By Barry Tucker 31 August, 2013
Evidence has emerged that at least some opinion polls are rigged. In one case, a journalist is alleged to have skewed his story to suit the agenda of his boss.
Earlier this week mining millionaire Clive Palmer said he gave large amounts of money to polling companies when he was a director of Queensland’s Liberal National Party (LNP*).
The Murdoch owned The Australian’s online edition quoted Mr Palmer as saying: “When I was a former party director there were polling companies that I used to give large donations to and they’d write the results for them [polls],” he said. This quote is not accurate. A transcript shows Mr Palmer was interrupted and The Australian’s journalist completed his remark for him.
The paper was reporting on Mr Palmer’s appearance on ABC TV’s Lateline on Tuesday night, 27 August. The link above takes you to a video replay and a transcript.
This is the exchange from the transcript of the Lateline interview:
“EMMA ALBERICI: In 11 days time you expect to win as many as 15 seats at the election, what gives you that confidence given the latest Channel seven ReachTEL poll has you winning no seats at all?
CLIVE PALMER: ReachTEL never have you winning anything. When I was former party director there were polling companies I used to give large donations to and they would write …
EMMA ALBERICI: Are you saying the polling’s rigged?
CLIVE PALMER: Of course the polling’s rigged. Rupert Murdoch owns Galaxy** poll and Newspoll and the media tries to set the agenda and determines the result of an election before it’s been held. That’s not a democracy, it’s up to the people.”
In today’s online magazine Crikey, senior journalist Andrew Crook wrote that Murdoch’s The Daily Telegraph has been caught out “spinning” the result of a Galaxy poll “designed to sledge Labor’s National Broadband Network” (NBN). Mr Crook did not say who had caught out Galaxy. Presumably it is himself.***
Mr Crook also points out that the poll was financed by listed virtual office company Servcorp, but this is not declared in the Telegraph story on the poll’s findings. Mr Crook also mentions that Servcorp has donated more than $1 million to the federal Liberal Coalition (the Opposition parties), although he states these donations do not appear in the Australian Electoral Commission (AEC) website. Cash donations to political parties have to be declared to the AEC and stories are emerging that donations totalling many millions have not been reported.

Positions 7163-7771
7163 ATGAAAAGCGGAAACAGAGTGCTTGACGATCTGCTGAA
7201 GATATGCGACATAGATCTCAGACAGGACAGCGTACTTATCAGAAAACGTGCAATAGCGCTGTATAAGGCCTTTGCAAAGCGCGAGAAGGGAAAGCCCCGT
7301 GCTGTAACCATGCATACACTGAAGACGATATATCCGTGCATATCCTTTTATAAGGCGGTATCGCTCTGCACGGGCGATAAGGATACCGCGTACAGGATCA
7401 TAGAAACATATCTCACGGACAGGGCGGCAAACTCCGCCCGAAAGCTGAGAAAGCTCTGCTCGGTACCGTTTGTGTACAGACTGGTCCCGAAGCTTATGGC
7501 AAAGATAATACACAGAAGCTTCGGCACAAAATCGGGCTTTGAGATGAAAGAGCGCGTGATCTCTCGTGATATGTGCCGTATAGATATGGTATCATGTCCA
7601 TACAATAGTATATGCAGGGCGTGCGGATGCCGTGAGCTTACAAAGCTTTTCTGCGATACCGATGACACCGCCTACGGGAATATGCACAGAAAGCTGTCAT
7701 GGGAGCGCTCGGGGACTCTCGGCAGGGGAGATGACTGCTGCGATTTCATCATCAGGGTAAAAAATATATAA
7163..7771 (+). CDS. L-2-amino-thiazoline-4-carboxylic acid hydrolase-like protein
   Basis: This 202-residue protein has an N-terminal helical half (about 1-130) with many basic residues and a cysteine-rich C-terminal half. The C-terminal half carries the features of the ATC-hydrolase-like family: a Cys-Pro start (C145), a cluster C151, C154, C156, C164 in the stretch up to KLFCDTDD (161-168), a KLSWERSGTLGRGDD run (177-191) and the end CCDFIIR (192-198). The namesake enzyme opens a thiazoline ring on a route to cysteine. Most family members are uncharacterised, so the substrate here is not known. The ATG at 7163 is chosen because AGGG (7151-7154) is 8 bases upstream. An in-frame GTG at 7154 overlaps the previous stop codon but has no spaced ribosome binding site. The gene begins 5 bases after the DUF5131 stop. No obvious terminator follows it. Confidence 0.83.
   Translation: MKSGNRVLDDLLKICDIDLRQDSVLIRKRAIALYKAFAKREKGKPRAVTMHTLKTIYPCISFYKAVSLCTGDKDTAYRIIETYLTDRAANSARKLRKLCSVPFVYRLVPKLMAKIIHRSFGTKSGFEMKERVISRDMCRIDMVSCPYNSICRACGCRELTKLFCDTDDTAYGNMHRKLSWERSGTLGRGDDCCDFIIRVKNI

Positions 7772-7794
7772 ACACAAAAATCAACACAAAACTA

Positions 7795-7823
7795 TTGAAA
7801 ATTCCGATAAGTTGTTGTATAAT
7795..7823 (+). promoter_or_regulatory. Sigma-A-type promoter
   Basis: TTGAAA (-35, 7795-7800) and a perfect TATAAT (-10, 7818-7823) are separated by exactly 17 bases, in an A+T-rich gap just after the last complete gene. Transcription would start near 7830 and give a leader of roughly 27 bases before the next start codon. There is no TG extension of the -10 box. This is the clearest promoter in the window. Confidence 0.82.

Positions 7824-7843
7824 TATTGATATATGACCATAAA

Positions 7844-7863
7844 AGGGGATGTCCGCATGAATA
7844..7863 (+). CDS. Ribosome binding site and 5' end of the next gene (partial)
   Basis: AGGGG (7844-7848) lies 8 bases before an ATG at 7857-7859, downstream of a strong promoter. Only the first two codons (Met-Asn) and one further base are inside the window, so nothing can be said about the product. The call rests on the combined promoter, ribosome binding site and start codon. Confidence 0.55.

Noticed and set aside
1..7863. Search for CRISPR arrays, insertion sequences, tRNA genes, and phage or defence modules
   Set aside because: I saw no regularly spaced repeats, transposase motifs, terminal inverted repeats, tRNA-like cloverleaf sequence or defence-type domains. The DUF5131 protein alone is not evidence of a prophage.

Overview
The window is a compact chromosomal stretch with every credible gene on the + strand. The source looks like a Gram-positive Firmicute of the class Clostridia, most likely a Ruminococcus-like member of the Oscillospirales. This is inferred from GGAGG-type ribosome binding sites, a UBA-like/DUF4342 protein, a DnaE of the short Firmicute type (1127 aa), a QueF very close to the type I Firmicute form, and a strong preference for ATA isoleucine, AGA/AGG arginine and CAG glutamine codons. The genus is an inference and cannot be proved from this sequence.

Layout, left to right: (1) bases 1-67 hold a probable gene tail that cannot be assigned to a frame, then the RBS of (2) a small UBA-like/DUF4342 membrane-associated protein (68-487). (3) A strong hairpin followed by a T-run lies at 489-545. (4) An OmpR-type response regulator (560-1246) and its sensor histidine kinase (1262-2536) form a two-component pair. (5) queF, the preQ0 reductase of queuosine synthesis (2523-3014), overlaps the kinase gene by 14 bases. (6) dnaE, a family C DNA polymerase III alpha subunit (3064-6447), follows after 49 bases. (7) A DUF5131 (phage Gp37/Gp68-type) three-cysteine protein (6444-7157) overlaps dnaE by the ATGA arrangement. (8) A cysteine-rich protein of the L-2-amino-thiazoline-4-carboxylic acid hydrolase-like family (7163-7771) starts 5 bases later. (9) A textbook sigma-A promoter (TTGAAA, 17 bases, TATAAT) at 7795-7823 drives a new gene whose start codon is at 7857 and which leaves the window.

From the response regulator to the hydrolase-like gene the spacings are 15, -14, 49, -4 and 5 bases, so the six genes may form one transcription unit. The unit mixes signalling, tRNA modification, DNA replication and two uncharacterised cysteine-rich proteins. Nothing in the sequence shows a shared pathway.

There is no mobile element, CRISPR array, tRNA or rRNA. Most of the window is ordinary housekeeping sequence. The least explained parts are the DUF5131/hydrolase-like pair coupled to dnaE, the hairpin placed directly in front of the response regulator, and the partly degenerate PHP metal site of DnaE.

Labor watcher and biographer Bob Ellis has been running a series of articles on his blog and in online magazine Independent Australia (IA), claiming polls are being rigged. Mr Ellis and supporters also conduct small flash polling in limited areas. In an IA article published yesterday, Mr Ellis reported on a conversation he had with an unnamed Newspoll employee.
The story begins with a segment from the Lateline interview referred to above. Scroll down for the Newspoll conversation.
* The Liberal National Party (LNP) is the Queensland version of National Party of Australia (the Nationals), the coalition partner of the Liberal/National federal Opposition.
** I am not sure that Murdoch owns Galaxy Research. Wikipedia says its poll results are published in Murdoch newspapers: Herald-Sun, Courier-Mail and The Daily Telegraph. Newspoll data are published in The Australian.
*** On 4 October, 2007, Crikey’s Peter Brent reported on polling, under the headline: Forget the election contest, look at the pollsters
Update, 21 March, 2014
I have read a few academic articles that have wrestled with the question of what, if anything, drives the opinion polls. It’s a struggle that usually ends in an unsatisfying draw, the learned “judges” being unable to decide the matter.
On Monday, 17 March, 2014, I tweeted the following:
Blogger and former Liberal party insider Paula Matthewson took up the issue with an article in The Hoopla the following day. In a brief piece, Ms Matthewson did what the academics and researchers have not been able to do. It’s simple psychology stupid. And a fair bit of logic.